Texting and driving can be dangerous and in many places it's also illegal.
Are police officers held to the same standards behind the wheel? That's the question one Kansas driver asked on Twitter.
A driver in Kansas tweeted a picture of a police officer who appears to be texting as he's driving.
The photographer said "my buddy was like look, he's texting and driving and there he was, both hands on the phone and steering with his knee like that and I don't know, kind of floored me."
When they hit a stoplight the photographer, who goes by Chuck Bass on Twitter snapped a photo of the Wichita police officer in the car next to him.
Then he posted it on Twitter with the caption "so I can't text and drive but y'all can?"
"Honestly I thought it was a joke, I did not think Wichita Police would reply," he said.
Within minutes Wichita Police tweeted back asking for the number of the police car in the picture.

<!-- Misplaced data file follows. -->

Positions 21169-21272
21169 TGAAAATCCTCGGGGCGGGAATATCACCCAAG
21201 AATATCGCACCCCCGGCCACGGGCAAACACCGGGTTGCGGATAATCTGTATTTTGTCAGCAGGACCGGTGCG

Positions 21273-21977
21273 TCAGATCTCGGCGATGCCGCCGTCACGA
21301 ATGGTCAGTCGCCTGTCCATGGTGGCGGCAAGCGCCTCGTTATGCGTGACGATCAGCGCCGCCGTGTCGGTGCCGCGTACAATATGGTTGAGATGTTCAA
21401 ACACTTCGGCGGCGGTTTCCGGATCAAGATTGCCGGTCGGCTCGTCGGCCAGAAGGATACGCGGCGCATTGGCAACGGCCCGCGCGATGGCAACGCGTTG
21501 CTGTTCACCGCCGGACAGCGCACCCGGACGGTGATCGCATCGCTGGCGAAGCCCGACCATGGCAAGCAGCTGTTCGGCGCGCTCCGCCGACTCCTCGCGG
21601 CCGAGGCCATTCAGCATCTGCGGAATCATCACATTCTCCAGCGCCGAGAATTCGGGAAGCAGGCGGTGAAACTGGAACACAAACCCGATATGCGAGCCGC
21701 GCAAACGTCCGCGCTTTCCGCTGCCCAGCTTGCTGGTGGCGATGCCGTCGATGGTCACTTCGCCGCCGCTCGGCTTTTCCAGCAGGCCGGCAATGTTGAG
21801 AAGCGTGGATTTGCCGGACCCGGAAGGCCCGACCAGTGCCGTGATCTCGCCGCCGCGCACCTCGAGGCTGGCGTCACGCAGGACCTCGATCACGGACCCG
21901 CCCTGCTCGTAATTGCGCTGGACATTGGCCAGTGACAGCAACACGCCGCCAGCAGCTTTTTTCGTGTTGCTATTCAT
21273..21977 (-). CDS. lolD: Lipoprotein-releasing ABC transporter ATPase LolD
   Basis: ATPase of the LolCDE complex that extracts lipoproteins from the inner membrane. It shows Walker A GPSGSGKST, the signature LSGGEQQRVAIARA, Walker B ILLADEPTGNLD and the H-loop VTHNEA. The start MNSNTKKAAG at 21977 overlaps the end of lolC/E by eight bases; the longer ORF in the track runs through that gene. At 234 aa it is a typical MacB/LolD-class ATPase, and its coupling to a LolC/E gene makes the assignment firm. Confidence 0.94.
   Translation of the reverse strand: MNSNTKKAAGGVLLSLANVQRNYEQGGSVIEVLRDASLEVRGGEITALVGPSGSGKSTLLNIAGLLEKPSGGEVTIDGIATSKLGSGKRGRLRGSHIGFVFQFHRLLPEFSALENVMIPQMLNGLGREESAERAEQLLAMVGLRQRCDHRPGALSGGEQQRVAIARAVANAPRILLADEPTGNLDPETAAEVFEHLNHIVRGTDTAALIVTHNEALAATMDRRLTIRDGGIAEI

Police say they are now investigating exactly what that officer was doing with his phone. Kansas law allows law enforcement officers to text and drive if it's work-related.
Social Media Consultant Cindy Kelly said "personally, I don't think it's cool to call people out publicly on social media, because you just don't know, you don't know the circumstances."
Police Captain John Speer said citizens should alert the department if they have concerns about police behavior. He also added that if the officer violated the texting law he'll be disciplined.
Chuck Bass, who called out the officer on Twitter, said he's not looking for anybody to be fired but he does want police held to the same standards as everybody else.
"If you think about all things I do in my car that I might get pulled over for, why can't the officer be pulled over for the same thing," he said.
Kansas' ban on texting while driving took effect in 2011 but police are allowed to text and drive and even type on their laptops while driving if it's in the line of duty.